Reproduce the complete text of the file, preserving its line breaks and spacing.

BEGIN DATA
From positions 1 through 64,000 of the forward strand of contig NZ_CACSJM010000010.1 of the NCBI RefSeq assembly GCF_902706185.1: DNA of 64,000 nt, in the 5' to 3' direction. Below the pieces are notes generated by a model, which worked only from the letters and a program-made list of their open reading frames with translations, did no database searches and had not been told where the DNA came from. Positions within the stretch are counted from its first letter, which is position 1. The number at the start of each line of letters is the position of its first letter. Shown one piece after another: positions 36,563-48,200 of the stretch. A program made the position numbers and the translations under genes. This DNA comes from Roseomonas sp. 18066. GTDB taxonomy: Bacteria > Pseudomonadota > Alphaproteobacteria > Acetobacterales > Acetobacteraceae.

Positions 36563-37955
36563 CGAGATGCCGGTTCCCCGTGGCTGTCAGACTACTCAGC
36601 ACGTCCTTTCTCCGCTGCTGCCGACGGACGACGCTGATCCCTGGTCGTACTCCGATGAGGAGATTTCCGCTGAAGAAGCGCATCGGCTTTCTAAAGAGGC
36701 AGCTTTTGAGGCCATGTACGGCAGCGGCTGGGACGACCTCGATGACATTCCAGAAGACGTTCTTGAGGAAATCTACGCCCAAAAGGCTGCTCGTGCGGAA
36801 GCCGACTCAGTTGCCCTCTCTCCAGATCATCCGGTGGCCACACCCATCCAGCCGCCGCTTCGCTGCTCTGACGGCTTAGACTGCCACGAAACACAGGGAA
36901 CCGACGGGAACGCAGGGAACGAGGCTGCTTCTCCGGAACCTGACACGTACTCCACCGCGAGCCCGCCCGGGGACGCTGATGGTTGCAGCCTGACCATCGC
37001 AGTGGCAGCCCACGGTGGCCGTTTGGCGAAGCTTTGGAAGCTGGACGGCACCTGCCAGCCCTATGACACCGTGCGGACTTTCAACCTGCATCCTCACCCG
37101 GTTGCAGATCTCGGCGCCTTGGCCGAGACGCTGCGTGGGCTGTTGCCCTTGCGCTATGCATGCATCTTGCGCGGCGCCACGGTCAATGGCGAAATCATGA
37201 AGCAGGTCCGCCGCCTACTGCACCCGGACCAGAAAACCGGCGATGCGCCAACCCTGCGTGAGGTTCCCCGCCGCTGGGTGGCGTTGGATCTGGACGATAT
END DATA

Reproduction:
From positions 1 through 64,000 of the forward strand of contig NZ_CACSJM010000010.1 of the NCBI RefSeq assembly GCF_902706185.1: DNA of 64,000 nt, in the 5' to 3' direction. Below the pieces are notes generated by a model, which worked only from the letters and a program-made list of their open reading frames with translations, did no database searches and had not been told where the DNA came from. Positions within the stretch are counted from its first letter, which is position 1. The number at the start of each line of letters is the position of its first letter. Shown one piece after another: positions 36,563-48,200 of the stretch. A program made the position numbers and the translations under genes. This DNA comes from Roseomonas sp. 18066. GTDB taxonomy: Bacteria > Pseudomonadota > Alphaproteobacteria > Acetobacterales > Acetobacteraceae.

Positions 36563-37955
36563 CGAGATGCCGGTTCCCCGTGGCTGTCAGACTACTCAGC
36601 ACGTCCTTTCTCCGCTGCTGCCGACGGACGACGCTGATCCCTGGTCGTACTCCGATGAGGAGATTTCCGCTGAAGAAGCGCATCGGCTTTCTAAAGAGGC
36701 AGCTTTTGAGGCCATGTACGGCAGCGGCTGGGACGACCTCGATGACATTCCAGAAGACGTTCTTGAGGAAATCTACGCCCAAAAGGCTGCTCGTGCGGAA
36801 GCCGACTCAGTTGCCCTCTCTCCAGATCATCCGGTGGCCACACCCATCCAGCCGCCGCTTCGCTGCTCTGACGGCTTAGACTGCCACGAAACACAGGGAA
36901 CCGACGGGAACGCAGGGAACGAGGCTGCTTCTCCGGAACCTGACACGTACTCCACCGCGAGCCCGCCCGGGGACGCTGATGGTTGCAGCCTGACCATCGC
37001 AGTGGCAGCCCACGGTGGCCGTTTGGCGAAGCTTTGGAAGCTGGACGGCACCTGCCAGCCCTATGACACCGTGCGGACTTTCAACCTGCATCCTCACCCG
37101 GTTGCAGATCTCGGCGCCTTGGCCGAGACGCTGCGTGGGCTGTTGCCCTTGCGCTATGCATGCATCTTGCGCGGCGCCACGGTCAATGGCGAAATCATGA
37201 AGCAGGTCCGCCGCCTACTGCACCCGGACCAGAAAACCGGCGATGCGCCAACCCTGCGTGAGGTTCCCCGCCGCTGGGTGGCGTTGGATCTGGACGATAT